One of the favorite drinks amongst intermittent fasters is Bulletproof coffee. This drink was popularized by Dave Asprey, who has created the Bulletproof brand. Many people refer to the blend of ingredients in this coffee as Bulletproof coffee, even if they aren’t using the Bulletproof brand. The formula is pretty simple. Good quality brewed coffee + MCT (medium chain triglyceride) oil + grass-fed butter. You put your hot coffee into a blender with the oil and butter, and blend on high speed to emulsify the ingredients into a creamy beverage. This beverage is consumed in the morning as breakfast. The MCT oil rapidly converts to ketones in the liver, which supports the body’s continuation of using ketones to fuel your cells. Typically people will try to fast for 14-16 hours (or longer), and not eat a meal until mid-morning, noon, or even later. Bulletproof coffee can help sustain your energy until your first meal of the day. Typically intermittent fasting is done in conjunction with a low carb diet such as a Paleo or gut-healthy diet that removes grains and legumes.
But what if you are on a dietary protocol that doesn’t recommend coffee, such as an AIP diet, GAPS diet or other protocol focusing on gut health. While coffee is rich in antioxidants and polyphenols, it can be problematic for many people. For a detailed look at the complexity of coffee’s affects on the body read Sarah Ballantyne’s recent blog article Coffee and Autoimmune Disease. If you don’t know how coffee is impacting your health condition, it is always a good idea to remove it for a period of time.
The good news is that tea can be the perfect replacement, or if you are like me and dislike coffee, then tea can provide a morning beverage to support your intermittent fasting.
Tips Before Starting
You’ll need to make a strong tea. I recommend using 3 times the amount of tea you usually use, otherwise the flavour of the tea will get lost when you add your choice of fat.
If you are new to this type of drink, then make sure you start with a small amount of the fats, and slowly work your way up. If you get diarrhea, or start to experience stomach upset, then you have more fat than your system can handle. Use the amount that works for you. You may find that later you are able to tolerate greater amounts of fat, but you need to listen to what your body can handle now. Remember: start small and slowly build up (trust me on this!)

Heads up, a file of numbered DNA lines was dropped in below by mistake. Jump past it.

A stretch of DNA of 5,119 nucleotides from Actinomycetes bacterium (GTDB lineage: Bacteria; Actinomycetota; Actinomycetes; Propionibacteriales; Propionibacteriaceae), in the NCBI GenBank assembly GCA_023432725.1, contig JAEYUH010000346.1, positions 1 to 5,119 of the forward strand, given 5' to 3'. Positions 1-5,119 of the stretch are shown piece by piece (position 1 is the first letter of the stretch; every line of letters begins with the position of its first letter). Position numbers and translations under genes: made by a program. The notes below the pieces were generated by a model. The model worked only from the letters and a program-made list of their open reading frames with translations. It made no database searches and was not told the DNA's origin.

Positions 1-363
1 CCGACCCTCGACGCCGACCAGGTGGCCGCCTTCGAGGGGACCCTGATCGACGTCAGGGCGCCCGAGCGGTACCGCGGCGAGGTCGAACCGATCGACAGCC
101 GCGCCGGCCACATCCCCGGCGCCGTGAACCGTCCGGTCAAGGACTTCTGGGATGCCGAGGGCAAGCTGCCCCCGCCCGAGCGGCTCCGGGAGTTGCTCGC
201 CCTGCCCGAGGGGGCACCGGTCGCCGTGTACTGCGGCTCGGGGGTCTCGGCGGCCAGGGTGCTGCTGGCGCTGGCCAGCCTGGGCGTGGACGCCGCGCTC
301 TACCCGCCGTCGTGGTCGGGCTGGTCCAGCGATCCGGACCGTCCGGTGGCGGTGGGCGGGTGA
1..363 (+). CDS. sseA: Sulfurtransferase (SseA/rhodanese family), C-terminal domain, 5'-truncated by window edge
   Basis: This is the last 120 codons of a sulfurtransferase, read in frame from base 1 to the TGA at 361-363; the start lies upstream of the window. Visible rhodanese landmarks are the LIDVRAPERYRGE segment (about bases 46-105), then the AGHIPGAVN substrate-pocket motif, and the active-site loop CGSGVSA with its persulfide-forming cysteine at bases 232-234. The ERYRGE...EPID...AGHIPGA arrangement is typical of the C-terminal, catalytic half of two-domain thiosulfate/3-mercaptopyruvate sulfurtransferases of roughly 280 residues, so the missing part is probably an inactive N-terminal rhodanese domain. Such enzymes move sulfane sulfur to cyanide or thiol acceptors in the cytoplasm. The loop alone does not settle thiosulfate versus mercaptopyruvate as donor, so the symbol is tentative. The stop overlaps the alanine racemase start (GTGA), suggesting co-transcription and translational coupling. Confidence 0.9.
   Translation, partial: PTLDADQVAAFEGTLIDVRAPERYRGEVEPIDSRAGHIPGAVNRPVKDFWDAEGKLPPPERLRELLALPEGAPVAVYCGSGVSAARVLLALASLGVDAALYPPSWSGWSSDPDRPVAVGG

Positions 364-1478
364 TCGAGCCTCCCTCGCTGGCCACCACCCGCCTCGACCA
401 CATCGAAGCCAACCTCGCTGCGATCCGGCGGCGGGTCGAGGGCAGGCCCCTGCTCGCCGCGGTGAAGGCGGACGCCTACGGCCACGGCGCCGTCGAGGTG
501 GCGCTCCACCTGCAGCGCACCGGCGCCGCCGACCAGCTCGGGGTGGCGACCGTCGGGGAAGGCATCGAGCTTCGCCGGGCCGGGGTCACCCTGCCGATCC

If you have an allergy or sensitivity to dairy, you may be able to use grass-fed ghee instead of butter, but you know your body best. If you know you react, then don’t use dairy fat.
Initially you may only be able to extend your fasting period for an hour or two, but as you slowly increase your fat intake, and your body gets used to using ketones as a fuel source, you’ll be able to go for longer periods of time without a solid meal.
You cannot add any kind of sugar, including honey to your drink. If you do, then your body will preferentially start using the glucose, and it won’t continue using ketones. If you need a bit of sweetness for your Tea Fat Bomb then try mixing in a bit of monk fruit.
3 Ways to Create Tasty Tea Fat Bombs
1. Follow the same formula as a Bulletproof coffee. Start by adding 1 teaspoon each of MCT oil, and grass-fed butter or ghee to your strong tea and remember to blend at high speed to emulsify those fats into a creamy drink. You can gradually build up the amount of oil and butter to 1 tablespoon each, but doing so too quickly can cause diarrhea, so it’s important to start slowly and gradually build up the amount (I can’t emphasis this point enough!)
2. Blend full-fat coconut milk or coconut oil into your tea. Coconut milk and coconut oil are rich sources of MCTs. Try a spoonful of coconut oil blended into your favorite tea, or try blending in some full-fat coconut milk. If you like the milk, look for a brand that is carrageenan free (I like Natural Value, which is available at health food stores.) As with the previous formula, slowly build up the fat content to avoid diarrhea. 1/3 cup of full-fat coconut milk is roughly the equivalent of 1 Tablespoon of coconut oil. Start small! You can also add the grass-fed butter or ghee to this if you want.
3. If you tolerate dairy, and know you don’t have a food sensitivity toward it (word of caution – many people have a hidden sensitivity), then you can add heavy cream or whipping cream. The nice thing about this option is that it doesn’t require blending, but the fats in dairy also won’t convert to ketones as easily as MCT oil, so you may not get the rapid energy that you need to support your fasting.
Black teas are good choices if you have troubles stopping caffeine consumption. Since black teas are traditionally consumed with milk or cream, this can be a comforting, familiar beverage. Try an Earl Gray, English Breakfast, or other traditional flavour. There is evidence that caffeine supports the production of ketones (4), so you might find black tea works well for you with intermittent fasting.
Chai teas are also excellent choices, and there are a wide variety of these teas. Some include black tea, but there are herbal varieties as well for those trying to avoid caffeine.
Rooibos teas can also be great options depending on the flavours. Try a plain rooibos, or something like a vanilla or Earl Grey rooibos.
If you love herbal teas, there are some great possibilities. One of my favorite tea shops in Calgary is The Naked Leaf. I love the Herbal Chai, and am excited to try creating a Fat Bomb with their new Powerhouse Tea, which has some medicinal mushrooms.
Have you tried turning your favourite hot drink into a Fat Bomb? Try this with your favourite tea, and let me know how it works out for you.
Happy, Healthy Drinking!